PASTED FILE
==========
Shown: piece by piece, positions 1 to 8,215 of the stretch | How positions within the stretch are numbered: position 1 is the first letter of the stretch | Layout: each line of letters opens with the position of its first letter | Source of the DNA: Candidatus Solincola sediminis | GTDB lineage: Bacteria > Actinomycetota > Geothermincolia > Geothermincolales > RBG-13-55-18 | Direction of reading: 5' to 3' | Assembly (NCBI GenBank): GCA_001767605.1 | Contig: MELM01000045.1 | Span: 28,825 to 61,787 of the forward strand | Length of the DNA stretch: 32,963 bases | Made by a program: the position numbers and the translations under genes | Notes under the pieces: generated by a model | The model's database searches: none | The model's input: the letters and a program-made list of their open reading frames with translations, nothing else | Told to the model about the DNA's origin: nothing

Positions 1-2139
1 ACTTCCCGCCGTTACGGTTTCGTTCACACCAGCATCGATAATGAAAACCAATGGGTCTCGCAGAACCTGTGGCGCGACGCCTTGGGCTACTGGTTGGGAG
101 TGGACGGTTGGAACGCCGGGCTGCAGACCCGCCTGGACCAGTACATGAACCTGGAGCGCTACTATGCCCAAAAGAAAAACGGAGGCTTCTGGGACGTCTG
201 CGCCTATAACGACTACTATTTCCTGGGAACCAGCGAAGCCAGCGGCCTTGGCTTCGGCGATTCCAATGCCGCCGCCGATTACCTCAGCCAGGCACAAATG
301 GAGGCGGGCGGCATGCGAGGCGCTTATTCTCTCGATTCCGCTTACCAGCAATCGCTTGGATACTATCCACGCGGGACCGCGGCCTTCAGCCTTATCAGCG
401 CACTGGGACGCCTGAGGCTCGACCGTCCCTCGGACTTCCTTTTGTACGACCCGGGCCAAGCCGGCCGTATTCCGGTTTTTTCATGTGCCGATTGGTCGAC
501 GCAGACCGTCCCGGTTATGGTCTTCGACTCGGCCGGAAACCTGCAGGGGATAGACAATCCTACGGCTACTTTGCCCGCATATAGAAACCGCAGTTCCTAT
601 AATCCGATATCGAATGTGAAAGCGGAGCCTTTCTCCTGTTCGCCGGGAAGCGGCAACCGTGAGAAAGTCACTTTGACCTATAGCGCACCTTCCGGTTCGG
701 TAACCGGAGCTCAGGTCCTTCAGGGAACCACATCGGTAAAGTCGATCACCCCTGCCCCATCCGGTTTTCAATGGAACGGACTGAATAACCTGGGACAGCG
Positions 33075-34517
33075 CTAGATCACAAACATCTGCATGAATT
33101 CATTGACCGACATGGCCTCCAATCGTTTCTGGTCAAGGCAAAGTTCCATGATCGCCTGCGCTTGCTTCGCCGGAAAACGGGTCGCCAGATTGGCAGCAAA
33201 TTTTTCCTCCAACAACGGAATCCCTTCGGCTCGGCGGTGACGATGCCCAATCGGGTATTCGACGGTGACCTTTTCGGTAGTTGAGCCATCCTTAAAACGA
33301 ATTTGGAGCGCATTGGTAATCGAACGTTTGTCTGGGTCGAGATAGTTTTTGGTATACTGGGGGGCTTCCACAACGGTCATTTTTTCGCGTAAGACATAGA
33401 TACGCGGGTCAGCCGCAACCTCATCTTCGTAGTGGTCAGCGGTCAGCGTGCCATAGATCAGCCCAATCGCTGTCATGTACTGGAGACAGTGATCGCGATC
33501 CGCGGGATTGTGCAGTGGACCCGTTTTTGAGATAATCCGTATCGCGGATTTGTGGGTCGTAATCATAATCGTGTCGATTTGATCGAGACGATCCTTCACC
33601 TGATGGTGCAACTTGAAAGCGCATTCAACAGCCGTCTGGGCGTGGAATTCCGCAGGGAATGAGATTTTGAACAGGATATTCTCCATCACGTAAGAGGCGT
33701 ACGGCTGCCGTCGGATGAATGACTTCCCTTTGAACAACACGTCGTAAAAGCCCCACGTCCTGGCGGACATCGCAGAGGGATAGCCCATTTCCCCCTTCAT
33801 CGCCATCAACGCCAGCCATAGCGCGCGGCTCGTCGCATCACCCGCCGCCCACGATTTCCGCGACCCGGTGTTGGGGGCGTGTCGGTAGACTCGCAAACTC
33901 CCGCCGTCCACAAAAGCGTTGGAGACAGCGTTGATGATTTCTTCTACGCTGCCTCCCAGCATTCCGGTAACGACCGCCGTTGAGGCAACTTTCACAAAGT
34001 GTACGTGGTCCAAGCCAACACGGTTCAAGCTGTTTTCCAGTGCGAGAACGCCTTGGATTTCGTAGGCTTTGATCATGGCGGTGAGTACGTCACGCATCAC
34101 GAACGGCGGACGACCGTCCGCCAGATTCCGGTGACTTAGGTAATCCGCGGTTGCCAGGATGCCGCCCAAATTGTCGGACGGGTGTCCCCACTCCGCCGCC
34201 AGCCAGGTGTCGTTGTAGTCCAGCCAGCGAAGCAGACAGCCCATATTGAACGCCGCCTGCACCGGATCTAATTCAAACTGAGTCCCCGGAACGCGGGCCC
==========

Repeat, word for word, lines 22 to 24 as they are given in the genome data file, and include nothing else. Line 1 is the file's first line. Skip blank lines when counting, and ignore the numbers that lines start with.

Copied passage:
34001 GTACGTGGTCCAAGCCAACACGGTTCAAGCTGTTTTCCAGTGCGAGAACGCCTTGGATTTCGTAGGCTTTGATCATGGCGGTGAGTACGTCACGCATCAC
34101 GAACGGCGGACGACCGTCCGCCAGATTCCGGTGACTTAGGTAATCCGCGGTTGCCAGGATGCCGCCCAAATTGTCGGACGGGTGTCCCCACTCCGCCGCC
34201 AGCCAGGTGTCGTTGTAGTCCAGCCAGCGAAGCAGACAGCCCATATTGAACGCCGCCTGCACCGGATCTAATTCAAACTGAGTCCCCGGAACGCGGGCCC